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Posted on Jun 16, 2014 in Front Page Features, War College

The Mighty Mo’ – Touring the Battleship USS Missouri

The Mighty Mo’ – Touring the Battleship USS Missouri

By Chris Heatherly

“Today the guns are silent. A great tragedy has ended. A great victory has been won.”
—General Douglas MacArthur, Japanese surrender ceremony, September 2, 1945

The USS Missouri (BB-63) was the last battleship the United States built. Commissioned in World War II and best known for her role in the Japanese surrender, Missouri continued to serve in US military operations through the end of the Cold War. Now a museum ship at Pearl Harbor, the Missouri stands watch over the famous USS Arizona Memorial. Together, the two ships represent the terrible beginning and triumphant conclusion of World War II. Rarely has history been so neatly encapsulated in one place. The Missouri is an absolute “must see” for any military history enthusiast.


The Missouri , nicknamed “Mighty Mo’,” represents the zenith of American, if not global, battleship evolution and is a deadly work of art. Any visitor will immediately notice the ship’s impressive size: almost three football fields in length and weighing some 45,000 tons. She may be nearly 70 years old, but still possesses tremendous offensive and defensive power. Missouri is armed with nine 16” / 50 caliber rifles capable of firing 2,700-pound shells over 23 miles with astounding accuracy. Her secondary weaponry includes twelve 5” guns, four Vulcan Phalanx air defense systems (more commonly known as R2D2), as well as Harpoon and Tomahawk missile launchers. The ship is a no paper tiger, having deployed during World War II and the Korean War before her first deactivation. Brought back to active service and modernized under President Ronald Reagan’s 600-ship Navy Plan, Missouri escorted oil tankers in the Persian Gulf in 1987 and provided long-range fire support during Operation Desert Shield and Operation Desert Storm.

Unlike too many other museum ships, the Missouri is in phenomenal physical condition. I asked a retired US Navy commander, who now works for the museum, as to his expert opinion on Missouri’s seaworthiness. He informed me the ship could be back at sea in as little as 8-12 months with a refit. Recall to active service may never occur, but this level of readiness speaks volumes on the vessel’s design and construction.  Clearly, the men and women who built Missouri at the Brooklyn Naval Yard knew their business.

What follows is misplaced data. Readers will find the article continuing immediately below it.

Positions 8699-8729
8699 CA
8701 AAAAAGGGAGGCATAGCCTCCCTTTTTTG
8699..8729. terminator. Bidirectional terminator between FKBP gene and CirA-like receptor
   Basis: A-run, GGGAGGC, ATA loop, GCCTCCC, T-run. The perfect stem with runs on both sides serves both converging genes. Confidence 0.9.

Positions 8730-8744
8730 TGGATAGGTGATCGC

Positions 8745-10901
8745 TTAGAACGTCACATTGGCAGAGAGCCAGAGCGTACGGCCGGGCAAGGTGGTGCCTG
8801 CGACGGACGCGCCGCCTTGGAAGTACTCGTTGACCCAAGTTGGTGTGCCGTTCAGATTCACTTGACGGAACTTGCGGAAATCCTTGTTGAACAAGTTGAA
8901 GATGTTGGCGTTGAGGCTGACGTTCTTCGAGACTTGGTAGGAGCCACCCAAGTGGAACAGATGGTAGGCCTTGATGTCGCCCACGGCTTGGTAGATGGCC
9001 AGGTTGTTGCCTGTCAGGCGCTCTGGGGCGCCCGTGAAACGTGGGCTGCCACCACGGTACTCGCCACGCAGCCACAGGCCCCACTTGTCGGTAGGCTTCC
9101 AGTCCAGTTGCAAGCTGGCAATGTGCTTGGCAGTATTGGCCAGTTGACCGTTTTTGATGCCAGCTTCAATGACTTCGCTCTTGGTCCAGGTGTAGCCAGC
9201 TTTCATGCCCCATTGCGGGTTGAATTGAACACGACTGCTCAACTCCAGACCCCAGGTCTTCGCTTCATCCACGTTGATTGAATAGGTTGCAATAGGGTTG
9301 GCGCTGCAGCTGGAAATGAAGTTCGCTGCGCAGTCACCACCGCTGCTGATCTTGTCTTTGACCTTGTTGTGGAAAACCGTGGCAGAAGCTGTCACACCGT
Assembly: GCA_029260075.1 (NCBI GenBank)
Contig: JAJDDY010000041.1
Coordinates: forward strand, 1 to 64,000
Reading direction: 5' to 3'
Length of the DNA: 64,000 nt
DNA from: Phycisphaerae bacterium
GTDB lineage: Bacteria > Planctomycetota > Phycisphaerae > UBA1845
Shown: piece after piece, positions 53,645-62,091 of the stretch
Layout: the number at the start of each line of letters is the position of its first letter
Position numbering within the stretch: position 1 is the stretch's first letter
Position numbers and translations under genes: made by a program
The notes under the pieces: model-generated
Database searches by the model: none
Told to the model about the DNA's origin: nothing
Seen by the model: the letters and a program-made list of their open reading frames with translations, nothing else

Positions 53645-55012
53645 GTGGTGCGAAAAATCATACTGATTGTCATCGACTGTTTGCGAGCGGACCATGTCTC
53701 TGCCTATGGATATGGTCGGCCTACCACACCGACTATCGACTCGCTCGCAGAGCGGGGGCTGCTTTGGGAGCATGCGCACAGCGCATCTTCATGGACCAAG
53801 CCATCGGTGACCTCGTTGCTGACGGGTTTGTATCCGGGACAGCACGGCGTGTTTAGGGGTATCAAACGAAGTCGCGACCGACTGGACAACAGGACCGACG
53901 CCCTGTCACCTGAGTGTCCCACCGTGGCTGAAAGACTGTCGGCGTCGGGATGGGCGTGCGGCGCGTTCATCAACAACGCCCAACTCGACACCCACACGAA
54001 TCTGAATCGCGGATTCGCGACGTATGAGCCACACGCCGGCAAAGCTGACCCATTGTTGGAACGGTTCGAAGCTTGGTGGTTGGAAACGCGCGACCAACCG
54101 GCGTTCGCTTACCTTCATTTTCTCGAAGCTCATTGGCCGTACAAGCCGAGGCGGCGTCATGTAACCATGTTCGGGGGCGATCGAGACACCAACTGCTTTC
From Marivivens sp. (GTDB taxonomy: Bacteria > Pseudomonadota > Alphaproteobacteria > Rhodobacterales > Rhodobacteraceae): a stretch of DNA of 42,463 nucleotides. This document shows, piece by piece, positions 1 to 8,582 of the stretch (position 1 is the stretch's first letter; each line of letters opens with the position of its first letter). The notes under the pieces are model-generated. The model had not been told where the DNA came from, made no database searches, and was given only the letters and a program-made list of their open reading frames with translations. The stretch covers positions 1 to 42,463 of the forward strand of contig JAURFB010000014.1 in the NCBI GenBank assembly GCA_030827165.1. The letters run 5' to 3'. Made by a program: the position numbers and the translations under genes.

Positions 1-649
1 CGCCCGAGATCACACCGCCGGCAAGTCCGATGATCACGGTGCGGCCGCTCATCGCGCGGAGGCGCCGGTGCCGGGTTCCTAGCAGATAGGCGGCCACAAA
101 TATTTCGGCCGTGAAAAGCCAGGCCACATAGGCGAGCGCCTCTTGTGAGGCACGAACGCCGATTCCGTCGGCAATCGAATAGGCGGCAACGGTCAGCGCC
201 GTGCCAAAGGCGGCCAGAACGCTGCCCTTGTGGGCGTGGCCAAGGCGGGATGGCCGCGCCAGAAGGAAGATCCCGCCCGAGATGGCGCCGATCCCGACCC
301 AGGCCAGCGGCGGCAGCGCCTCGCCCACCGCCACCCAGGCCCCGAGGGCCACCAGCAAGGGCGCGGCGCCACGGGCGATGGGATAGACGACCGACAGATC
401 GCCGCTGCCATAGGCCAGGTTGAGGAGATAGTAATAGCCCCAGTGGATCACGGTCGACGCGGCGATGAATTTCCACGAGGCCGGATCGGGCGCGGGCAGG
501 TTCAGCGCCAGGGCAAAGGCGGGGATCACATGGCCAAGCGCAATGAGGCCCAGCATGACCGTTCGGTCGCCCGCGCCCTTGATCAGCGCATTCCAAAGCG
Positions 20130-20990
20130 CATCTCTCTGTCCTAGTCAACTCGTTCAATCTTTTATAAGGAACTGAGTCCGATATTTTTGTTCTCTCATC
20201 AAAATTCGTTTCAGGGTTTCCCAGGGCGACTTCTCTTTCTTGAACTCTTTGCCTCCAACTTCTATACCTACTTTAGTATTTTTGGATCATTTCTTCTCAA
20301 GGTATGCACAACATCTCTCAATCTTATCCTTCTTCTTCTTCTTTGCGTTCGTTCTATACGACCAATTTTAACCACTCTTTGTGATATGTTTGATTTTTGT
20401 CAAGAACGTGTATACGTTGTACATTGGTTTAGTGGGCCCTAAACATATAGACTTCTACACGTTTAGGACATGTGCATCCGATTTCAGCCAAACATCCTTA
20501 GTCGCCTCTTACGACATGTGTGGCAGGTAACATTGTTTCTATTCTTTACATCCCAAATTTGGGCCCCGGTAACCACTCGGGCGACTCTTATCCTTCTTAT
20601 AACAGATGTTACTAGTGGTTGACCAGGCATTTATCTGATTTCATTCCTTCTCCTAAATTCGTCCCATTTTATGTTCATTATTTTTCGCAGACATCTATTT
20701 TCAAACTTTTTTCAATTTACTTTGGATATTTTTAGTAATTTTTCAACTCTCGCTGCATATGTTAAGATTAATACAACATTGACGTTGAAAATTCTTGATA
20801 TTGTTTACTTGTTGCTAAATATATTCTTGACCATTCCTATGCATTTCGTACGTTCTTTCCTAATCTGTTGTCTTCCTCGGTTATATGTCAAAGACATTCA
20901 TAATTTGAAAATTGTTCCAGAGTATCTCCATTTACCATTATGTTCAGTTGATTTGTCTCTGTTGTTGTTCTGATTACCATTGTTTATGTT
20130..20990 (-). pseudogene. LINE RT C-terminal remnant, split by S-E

Visitors should purchase entry tickets at the Pearl Harbor Visitor Center. Ticket prices are $22 for adults, $11 for children aged 4-12. Standard admission price includes a short bus ride from the Pearl Harbor Visitor Center to the Missouri’s berth alongside Ford Island. You may purchase souvenirs at the Victory Store or enjoy a meal in Slider’s Grill, both of which are located along the dock across from Missouri’s berth. Once aboard, visitors may join a guided tour (in English, Japanese or Chinese) or set their own pace while exploring the ship using maps printed in several languages. Audio tour guides, in English, Korean, Japanese, Chinese and Spanish are also available. You may wish to purchase the optional Heart of the USS Missouri tour allowing access to key parts of the ship such as the gun turrets, the engineering spaces or the “Broadway” passageway. While the museum is readily accessible to handicapped visitors, the Heart tour is more physically challenging. Tourists will climb ladders, step through knee knocker hatches and duck under machinery. As such, the Heart of the USS Missouri tour is open to no more than 10 guests per group, who must be at least 10 years old and wearing closed-toe shoes. The museum also offers overnight stays for youth groups in grades 5-12. Students participating in this program sleep in sailor bunks, eat on the mess deck and perform actual crew duties designed to educate and build teamwork.